Karen Sugar has worked for social justice and improving the lives of women for most of her adult life. While in graduate school, Sugar was introduced to the concept of microfinance. She became passionate about the potential for poverty alleviation and women’s empowerment. Before she even walked across the stage to get her diploma, she was planting the seeds for Women’s Global Empowerment Fund, which she founded in 2007. Her Master’s thesis was titled, The Power and Possibility of Microfinance, arguing that microcredit alone can be an effective tool at poverty alleviation, but when bundled with social programming and leadership development, can truly be transformational for women. Her motivation is the belief that poverty is imposed, and entirely possible to eradicate extreme poverty.
Before founding WGEF, Sugar worked with homeless women and children in Atlanta, Georgia; was a community organizer for reproductive rights in Denver, Colorado. She teaches and lectures in Colorado, nationally and internationally about microfinance, philanthropy, sustainable human development and women’s empowerment.
In a 2012 Denver Post article by John Moore, Sugar was quoted, “When you give a small loan, and support, to a woman, you see the entire family potentially lifted out of extreme poverty,” she said. Sugar’s driving force was helping women, she said, “because, as women, we all have a common experience. No matter what we look like, or the color of our skin or our religious beliefs, we’ve all experienced violence or abuse, marginalization, oppression, sexism, a lack of adequate health care and the challenge of raising healthy children.”
Sugar and her organization have been recognized by the Altis program and the Catholic University of Milan, receiving the International WorkLife Balance Award in 2012; 2013 Sugar received the University of Colorado Alumni Leadership Award. In 2015 Sugar received the Global Changemakers Lifetime Leadership award from the Foundation of Global Scholars. Sugar and WGEF are featured frequently on the Ugandan Broadcast Corporation and other news outlets in Uganda.
Sugar says, “I found microcredit to be compelling. I have worked with and studied poverty issues almost all of my adult life, but really began to focus on global environmental and poverty issues, the dire consequences of poverty in the developing world and how it is connected and interrelated to the industrialized world. The marginalization and oppression of women around the globe is the issue which inspired me to act and through economic, social and leadership development I have found an innovative vehicle in which to make a long term difference.”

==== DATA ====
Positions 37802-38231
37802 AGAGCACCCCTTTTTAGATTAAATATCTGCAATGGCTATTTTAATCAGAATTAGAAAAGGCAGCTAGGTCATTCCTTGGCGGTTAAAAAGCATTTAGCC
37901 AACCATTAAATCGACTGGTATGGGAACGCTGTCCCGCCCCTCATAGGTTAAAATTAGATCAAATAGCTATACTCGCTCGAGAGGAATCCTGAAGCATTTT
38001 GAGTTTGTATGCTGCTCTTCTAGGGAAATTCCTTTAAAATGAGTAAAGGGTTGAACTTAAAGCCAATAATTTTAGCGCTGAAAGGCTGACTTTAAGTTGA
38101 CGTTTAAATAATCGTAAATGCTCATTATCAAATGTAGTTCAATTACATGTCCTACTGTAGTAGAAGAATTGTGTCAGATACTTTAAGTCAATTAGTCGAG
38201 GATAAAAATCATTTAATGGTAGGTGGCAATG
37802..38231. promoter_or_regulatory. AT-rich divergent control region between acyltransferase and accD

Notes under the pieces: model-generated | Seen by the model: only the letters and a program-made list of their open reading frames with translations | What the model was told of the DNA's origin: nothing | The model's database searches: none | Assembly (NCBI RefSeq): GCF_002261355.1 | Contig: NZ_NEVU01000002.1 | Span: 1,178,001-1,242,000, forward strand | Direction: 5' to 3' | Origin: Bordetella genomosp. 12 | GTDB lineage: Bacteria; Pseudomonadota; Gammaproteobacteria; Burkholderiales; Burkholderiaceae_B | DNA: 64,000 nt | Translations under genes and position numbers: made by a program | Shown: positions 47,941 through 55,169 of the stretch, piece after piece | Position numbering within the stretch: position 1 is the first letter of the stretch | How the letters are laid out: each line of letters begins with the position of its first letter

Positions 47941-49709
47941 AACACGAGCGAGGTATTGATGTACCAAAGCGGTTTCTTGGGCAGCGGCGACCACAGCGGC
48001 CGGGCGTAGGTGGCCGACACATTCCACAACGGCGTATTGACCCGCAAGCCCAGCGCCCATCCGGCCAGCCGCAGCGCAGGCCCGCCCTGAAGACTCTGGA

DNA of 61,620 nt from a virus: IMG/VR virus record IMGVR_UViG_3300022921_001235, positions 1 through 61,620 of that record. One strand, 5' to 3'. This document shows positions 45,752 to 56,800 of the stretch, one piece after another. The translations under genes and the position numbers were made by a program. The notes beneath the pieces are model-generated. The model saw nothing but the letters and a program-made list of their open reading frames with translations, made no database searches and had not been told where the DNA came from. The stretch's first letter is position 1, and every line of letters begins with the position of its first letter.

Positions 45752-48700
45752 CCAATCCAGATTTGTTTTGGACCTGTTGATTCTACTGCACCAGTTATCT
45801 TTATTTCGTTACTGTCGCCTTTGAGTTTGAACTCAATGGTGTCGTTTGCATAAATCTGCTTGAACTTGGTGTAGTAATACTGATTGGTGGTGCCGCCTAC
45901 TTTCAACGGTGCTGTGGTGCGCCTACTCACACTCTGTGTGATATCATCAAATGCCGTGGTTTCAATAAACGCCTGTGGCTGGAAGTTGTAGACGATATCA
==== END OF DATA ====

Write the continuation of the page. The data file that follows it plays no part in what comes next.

Ms. Sugar has a B.S. from Arizona State University in Political Science; M.A. from University of Colorado at Denver; she resides in Denver Colorado where WGEF is based, traveling frequently to Gulu and elsewhere to work in the field with staff and clients. She is an Instructor at CU Denver, Political Science Department and is the author of the book, Revolution: one woman at a time. Sugar is the mother of two lovely young women.
Orphaned at a young age, Bukenya Musa developed an urge to do something to help people suffering in his country. After receiving his Bachelor’s degree in journalism and a certificate in counseling he set up a fledgling non-profit in Gulu, northern Uganda. He joined Women’s Global Empowerment Fund in the fall of 2007, and his excellent leadership skills and dedication have enabled the organization to loan money to over 1900 women to date. Not only does he act as Program Director in the Gulu office, he is thought of as stable and caring to WGEF clients, always providing encouragement and support.
In addition to his work with WGEF and its clients, Bukenya is working towards a Master’s in Business Administration. He completed his degree in Journalism and Mass Communication from Makere Univeristy in Kampala, Uganda.
“I will never forget the leader of the office, (Bukenya) who was like a brother to every woman who visits the office. He was encouraging me that, Gladys, you can make it.” Gladys Piloya, WGEF client
After graduating with an undergraduate degree in social work, Eunice Apiyo returned to her home in northern Uganda working to rebuild her community, helping the women and children of the region recover and reconcile.
Eunice received her degree from Kyambogo University, she speaks several tribal languages, enabling her provide the critical communication necessary for our clients to succeed and feel comfortable. She has excellent management and
leadership skills and has been an integral part of our organization since being hired in 2008.
Eunice works with all of our clients, provides training, attends repayment meetings, manages the office, coordinates events and programming, and is a shining, bright, energetic young woman who our clients can trust and admire.